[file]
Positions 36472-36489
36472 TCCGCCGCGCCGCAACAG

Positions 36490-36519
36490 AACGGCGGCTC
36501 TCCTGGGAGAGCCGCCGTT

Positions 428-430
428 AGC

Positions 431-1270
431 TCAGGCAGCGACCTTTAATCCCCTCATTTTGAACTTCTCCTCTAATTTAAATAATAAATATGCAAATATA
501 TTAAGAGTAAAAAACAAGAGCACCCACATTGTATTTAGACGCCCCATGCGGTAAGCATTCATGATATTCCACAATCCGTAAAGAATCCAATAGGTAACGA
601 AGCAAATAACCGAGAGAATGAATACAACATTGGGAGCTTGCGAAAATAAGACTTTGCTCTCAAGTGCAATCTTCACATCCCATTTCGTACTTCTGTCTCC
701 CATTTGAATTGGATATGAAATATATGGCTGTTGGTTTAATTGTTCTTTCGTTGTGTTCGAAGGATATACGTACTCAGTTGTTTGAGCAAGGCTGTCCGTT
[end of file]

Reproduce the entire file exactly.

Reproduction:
Positions 36472-36489
36472 TCCGCCGCGCCGCAACAG

Positions 36490-36519
36490 AACGGCGGCTC
36501 TCCTGGGAGAGCCGCCGTT

Positions 428-430
428 AGC

Positions 431-1270
431 TCAGGCAGCGACCTTTAATCCCCTCATTTTGAACTTCTCCTCTAATTTAAATAATAAATATGCAAATATA
501 TTAAGAGTAAAAAACAAGAGCACCCACATTGTATTTAGACGCCCCATGCGGTAAGCATTCATGATATTCCACAATCCGTAAAGAATCCAATAGGTAACGA
601 AGCAAATAACCGAGAGAATGAATACAACATTGGGAGCTTGCGAAAATAAGACTTTGCTCTCAAGTGCAATCTTCACATCCCATTTCGTACTTCTGTCTCC
701 CATTTGAATTGGATATGAAATATATGGCTGTTGGTTTAATTGTTCTTTCGTTGTGTTCGAAGGATATACGTACTCAGTTGTTTGAGCAAGGCTGTCCGTT